Definitions

from The American Heritage® Dictionary of the English Language, 5th Edition.

  • noun A worker skilled in making, using, or repairing machines, vehicles, and tools.

from The Century Dictionary.

  • noun A professional card-shuffler usually employed to deal faro in brace games.
  • Same as mechanical: now used chiefly in the phrase the mechanic arts.
  • Belonging to or characteristic of the class of mechanics; common; vulgar; mean.
  • Supporting the atomistic philosophy.
  • noun Mechanic art; mechanics.
  • noun Mechanism; structure.
  • noun A maker of machines or machinery; hence, any skilled worker with tools; one who has learned a trade; a workman whose occupation consists in the systematic manipulation and constructive shaping or application of materials; an artificer, artisan, or craftsman.
  • noun One who works mechanically; one who follows routine or rule in an occupation requiring careful thought or study: used opprobriously: as, a mere literary mechanic; the picture shows the artist to be only a mechanic.

from the GNU version of the Collaborative International Dictionary of English.

  • noun obsolete The art of the application of the laws of motion or force to construction.
  • noun A mechanician; an artisan; an artificer; one who practices any mechanic art; one skilled or employed in shaping and uniting materials, as wood, metal, etc., into any kind of structure, machine, or other object, requiring the use of tools, or instruments. Also, a technician who maintains or repairs machinery.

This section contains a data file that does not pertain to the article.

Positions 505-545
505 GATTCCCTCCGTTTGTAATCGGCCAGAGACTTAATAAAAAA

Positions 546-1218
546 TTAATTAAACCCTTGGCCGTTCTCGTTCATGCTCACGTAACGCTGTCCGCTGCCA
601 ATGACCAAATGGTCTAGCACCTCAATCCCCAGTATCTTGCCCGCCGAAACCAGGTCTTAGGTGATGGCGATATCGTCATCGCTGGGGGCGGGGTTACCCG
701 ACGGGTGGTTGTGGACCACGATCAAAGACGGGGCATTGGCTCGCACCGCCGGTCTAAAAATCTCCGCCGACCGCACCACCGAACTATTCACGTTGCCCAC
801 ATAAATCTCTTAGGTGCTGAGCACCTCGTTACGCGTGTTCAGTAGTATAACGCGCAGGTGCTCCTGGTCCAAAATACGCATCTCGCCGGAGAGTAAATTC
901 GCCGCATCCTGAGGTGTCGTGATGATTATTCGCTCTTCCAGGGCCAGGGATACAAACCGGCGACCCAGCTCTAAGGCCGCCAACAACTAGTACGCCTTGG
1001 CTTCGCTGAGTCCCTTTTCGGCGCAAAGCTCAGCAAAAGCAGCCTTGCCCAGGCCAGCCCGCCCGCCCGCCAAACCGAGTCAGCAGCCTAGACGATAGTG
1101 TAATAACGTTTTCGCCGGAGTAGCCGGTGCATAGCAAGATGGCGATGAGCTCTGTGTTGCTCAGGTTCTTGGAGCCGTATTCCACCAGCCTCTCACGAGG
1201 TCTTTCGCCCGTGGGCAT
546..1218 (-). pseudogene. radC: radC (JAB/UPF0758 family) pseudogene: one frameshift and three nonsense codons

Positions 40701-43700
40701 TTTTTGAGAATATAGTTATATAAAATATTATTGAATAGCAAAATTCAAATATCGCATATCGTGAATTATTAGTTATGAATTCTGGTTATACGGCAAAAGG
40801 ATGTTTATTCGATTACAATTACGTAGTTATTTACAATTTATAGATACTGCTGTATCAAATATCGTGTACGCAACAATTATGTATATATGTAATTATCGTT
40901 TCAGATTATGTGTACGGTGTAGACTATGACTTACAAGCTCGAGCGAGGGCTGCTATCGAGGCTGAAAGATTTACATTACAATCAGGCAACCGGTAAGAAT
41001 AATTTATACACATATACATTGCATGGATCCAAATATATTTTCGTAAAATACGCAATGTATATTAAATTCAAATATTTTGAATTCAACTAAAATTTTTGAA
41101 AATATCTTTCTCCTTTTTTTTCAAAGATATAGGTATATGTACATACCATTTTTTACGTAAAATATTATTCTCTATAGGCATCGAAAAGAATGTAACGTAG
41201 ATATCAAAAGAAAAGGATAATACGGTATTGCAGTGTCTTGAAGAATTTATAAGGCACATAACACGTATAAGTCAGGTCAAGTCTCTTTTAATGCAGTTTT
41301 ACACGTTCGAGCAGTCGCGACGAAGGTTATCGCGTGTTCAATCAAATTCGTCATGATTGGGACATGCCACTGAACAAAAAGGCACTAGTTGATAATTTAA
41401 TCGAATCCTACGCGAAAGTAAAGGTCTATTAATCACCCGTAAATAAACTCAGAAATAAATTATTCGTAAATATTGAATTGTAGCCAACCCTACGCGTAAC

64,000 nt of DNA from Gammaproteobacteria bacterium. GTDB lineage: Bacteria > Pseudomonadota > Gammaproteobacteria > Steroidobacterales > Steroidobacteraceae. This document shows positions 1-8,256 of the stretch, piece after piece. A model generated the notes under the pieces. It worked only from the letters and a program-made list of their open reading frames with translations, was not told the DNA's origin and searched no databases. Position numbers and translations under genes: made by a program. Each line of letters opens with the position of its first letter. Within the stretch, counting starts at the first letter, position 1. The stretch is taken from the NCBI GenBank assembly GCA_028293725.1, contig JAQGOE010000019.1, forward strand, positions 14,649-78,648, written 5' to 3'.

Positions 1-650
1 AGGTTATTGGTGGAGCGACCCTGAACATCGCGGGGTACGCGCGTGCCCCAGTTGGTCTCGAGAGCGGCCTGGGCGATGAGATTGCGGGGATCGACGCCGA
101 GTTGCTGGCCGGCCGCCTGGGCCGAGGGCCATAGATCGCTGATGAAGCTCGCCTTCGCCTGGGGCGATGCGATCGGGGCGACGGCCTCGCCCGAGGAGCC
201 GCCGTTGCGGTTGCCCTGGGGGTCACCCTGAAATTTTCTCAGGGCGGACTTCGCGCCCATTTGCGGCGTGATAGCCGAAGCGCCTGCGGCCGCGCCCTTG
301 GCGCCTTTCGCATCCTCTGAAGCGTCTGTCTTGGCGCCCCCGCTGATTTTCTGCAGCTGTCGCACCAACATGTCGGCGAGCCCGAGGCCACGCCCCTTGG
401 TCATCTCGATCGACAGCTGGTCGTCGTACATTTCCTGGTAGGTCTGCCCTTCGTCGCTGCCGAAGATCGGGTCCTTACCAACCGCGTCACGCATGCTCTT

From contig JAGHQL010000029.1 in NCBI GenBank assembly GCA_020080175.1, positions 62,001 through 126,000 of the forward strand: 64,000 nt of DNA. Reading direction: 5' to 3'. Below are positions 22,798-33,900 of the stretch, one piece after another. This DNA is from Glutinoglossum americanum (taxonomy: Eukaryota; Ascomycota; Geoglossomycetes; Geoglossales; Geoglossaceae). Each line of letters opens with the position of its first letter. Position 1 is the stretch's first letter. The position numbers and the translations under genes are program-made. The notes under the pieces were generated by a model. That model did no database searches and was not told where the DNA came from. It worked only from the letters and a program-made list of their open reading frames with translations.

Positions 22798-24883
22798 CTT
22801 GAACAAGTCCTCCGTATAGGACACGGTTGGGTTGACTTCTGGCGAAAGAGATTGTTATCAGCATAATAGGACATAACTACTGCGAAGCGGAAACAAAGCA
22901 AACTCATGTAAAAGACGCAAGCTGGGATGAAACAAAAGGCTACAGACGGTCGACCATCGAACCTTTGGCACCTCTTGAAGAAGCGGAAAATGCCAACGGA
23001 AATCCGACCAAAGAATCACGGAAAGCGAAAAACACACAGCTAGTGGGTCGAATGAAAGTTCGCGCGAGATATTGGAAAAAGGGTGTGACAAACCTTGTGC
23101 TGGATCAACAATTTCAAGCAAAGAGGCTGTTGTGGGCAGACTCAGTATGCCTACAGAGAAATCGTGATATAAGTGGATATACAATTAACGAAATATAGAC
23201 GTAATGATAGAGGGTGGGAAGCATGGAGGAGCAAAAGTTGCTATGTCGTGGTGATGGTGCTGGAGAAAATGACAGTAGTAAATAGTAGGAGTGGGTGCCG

• adjective Having to do with the application of the laws of motion in the art of constructing or making things; of or pertaining to mechanics; mechanical.
  • adjective Of or pertaining to a mechanic or artificer, or to the class of artisans; hence, rude; common; vulgar.
  • adjective obsolete Base.

from Wiktionary, Creative Commons Attribution/Share-Alike License.

  • adjective archaic mechanical; relating to the laws of motion in the art of constructing things
  • adjective obsolete Of or relating to a mechanic or artificer, or to the class of artisans; hence, rude; common; vulgar.
  • adjective obsolete base
  • noun A skilled worker capable of building or repairing machinery. A mechanic can be compared to a technician, the distinction being that the technician is stronger in theory, the mechanic stronger in hands-on experience.

from WordNet 3.0 Copyright 2006 by Princeton University. All rights reserved.

  • adjective resembling the action of a machine
  • noun a craftsman skilled in operating machine tools
  • noun someone whose occupation is repairing and maintaining automobiles

Etymologies

from The American Heritage® Dictionary of the English Language, 4th Edition

[From Middle English, mechanical, from Old French mecanique, from Latin mēchanicus, from Greek mēkhanikos, from mēkhanē, machine, device; see magh- in Indo-European roots.]

from Wiktionary, Creative Commons Attribution/Share-Alike License

From Middle English mechanike ("mechanic art"), from Old French mecanique, from Latin mechanicus ("of or belonging to machines or mechanics, inventive"), from Ancient Greek μηχανικός (mēkhanikos, "pertaining to machines or contrivance, mechanic, ingenious, inventive"), from μηχανή (mēkhanē, "a machine, contrivance"); see machine.

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